The First Four-Letter Word A Child Learns…

Don’t worry, the first, four-letter word a child learns is likely not the one you are thinking. It’s “FAIR.”
We understand from early childhood the difference between more or less, better or worse. I was reminded of this recently by one of our clients who challenged leaders in her company to consider ways in which they demonstrate their commitment to treating employees fairly. “When my son was as young as three years old,” she said, “he knew if someone got more ice cream than he did, or if someone got more turns on the swing.”  It is innately human to question whether what we receive measures up against what others have.
In my own experience, to promote equity between my sister and me when we were young, my parents instituted this rule:  “The one who cuts picks last.”  With knife in hand, we executed the division of every cookie, brownie, or piece of pie with the skills of a surgeon; M&Ms, on the other hand, were poured from the package and counted. Before we started kindergarten, my sister and I had become masters of equal distribution.firetruck
As leaders, though, we know all too well that equal distribution of promotions, opportunities, and compensation is highly unlikely, if not impossible. Too, as any parent knows, giving each child the same gift will not result in more joy, but quite possibly less. The fire truck given to the child who aspires to be a firefighter inspires delight, while the same truck may evoke discouragement for another with different passions. Treating everyone the same may actually be unfair.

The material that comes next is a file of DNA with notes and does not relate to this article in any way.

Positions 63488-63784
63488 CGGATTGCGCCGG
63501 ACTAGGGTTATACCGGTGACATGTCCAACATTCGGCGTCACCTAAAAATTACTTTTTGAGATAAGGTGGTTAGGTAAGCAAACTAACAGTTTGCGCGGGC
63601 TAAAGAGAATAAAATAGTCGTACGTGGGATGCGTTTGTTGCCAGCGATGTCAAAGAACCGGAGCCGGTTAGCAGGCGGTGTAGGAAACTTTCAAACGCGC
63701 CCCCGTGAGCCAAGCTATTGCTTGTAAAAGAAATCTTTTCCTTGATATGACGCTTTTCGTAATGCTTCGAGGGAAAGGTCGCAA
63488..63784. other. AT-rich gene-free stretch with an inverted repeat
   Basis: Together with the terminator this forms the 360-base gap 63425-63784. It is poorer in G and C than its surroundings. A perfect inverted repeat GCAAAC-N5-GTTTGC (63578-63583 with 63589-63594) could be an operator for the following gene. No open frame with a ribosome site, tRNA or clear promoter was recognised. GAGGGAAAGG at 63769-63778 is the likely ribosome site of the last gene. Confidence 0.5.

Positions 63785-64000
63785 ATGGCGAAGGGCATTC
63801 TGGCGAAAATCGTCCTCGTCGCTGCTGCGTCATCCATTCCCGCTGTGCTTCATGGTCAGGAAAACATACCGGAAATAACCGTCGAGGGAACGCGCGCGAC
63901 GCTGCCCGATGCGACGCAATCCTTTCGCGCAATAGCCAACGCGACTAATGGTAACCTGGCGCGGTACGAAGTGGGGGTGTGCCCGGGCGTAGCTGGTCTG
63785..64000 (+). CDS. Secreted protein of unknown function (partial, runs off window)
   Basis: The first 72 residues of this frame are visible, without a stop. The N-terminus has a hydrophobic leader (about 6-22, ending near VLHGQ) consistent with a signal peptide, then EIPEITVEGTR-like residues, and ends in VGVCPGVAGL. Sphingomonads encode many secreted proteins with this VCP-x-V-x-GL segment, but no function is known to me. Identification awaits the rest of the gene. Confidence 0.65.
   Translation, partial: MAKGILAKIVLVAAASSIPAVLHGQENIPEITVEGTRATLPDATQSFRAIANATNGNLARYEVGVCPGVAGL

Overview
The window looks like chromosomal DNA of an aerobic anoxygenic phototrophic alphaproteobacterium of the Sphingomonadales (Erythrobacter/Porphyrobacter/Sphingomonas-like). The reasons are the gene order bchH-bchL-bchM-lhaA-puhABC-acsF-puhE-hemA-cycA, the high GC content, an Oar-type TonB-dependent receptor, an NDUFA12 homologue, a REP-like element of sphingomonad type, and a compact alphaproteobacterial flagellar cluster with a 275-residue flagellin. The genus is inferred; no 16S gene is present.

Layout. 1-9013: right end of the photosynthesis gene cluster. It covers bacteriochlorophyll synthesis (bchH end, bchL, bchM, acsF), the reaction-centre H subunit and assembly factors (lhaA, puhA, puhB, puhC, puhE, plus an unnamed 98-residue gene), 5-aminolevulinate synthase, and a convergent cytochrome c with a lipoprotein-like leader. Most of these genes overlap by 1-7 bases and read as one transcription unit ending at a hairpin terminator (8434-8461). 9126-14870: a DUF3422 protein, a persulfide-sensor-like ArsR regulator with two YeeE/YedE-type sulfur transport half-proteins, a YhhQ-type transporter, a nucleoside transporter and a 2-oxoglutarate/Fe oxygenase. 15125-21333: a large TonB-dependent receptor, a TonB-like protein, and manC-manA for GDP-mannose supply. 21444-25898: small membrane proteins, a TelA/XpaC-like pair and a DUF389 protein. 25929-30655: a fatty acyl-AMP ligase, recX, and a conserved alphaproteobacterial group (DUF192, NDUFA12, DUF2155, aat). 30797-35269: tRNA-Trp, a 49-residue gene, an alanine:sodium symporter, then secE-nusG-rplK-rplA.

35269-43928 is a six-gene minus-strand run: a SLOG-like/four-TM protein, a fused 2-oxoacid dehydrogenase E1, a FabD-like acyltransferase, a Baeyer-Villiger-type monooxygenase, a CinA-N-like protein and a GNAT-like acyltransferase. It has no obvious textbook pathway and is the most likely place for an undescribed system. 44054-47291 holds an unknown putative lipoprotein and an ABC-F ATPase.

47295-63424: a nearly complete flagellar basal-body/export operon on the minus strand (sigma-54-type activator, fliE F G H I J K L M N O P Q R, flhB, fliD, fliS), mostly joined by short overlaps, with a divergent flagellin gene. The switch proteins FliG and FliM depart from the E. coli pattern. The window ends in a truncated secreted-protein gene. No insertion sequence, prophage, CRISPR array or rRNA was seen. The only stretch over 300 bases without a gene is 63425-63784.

How do we to treat people fairly while simultaneously treating them differently? What we must do is balance both equity and individuality, taking into account matters of style, preference, performance, and skill.  And even if done well, many may wonder if there aren’t still going to be people who believe that they weren’t treated fairly. While that may be the case, it most certainly shouldn’t be an excuse for not making the effort to treat individuals fairly.
What do you tell your leaders about “fair treatment”?  We offer a few ideas below and ask our Civil Treatment community to share their ideas.  Leaders committed to fair treatment:

  1. Are available. No matter how comfortable people might be in talking with a leader, the leader’s approachability is meaningless unless coupled with accessibility.  Leaders need to be intentional about creating times when they are available.
  2. Listen and discover. Leaders must learn what kinds of recognition and praise are meaningful to employees; what their goal and aspirations are; and what concerns they have.
  3. Honor uniqueness. Providing similar but distinguishable moments that demonstrate that leaders recognize people as individuals is important. In greetings, meetings, moments of recognition, etc., leaders can show that individuals are valued for who they are, not just what they do (and, in some cases, despite what they do).
  4. Are visible. Leaders should be seen treating people consistently in a variety of settings. The more consistent leaders are in their interactions, the more credible and trustworthy they become.
  5. Communicate promptly and reasonably. Leaders need to connect the dots; when making decisions, they should explain how the decisions were made and what factors were taken into consideration. In the absence of an explanation, people will draw on their own experiences to determine what happened and what may have motivated the decisions. And what they come up with may be very far from the initial truth, but their perceptions ultimately become a truth all its own, one which may be very difficult to reconcile. Leaders should demonstrate through proactive communication their adherence to business objectives and organizational values to avoid leaving people guessing.
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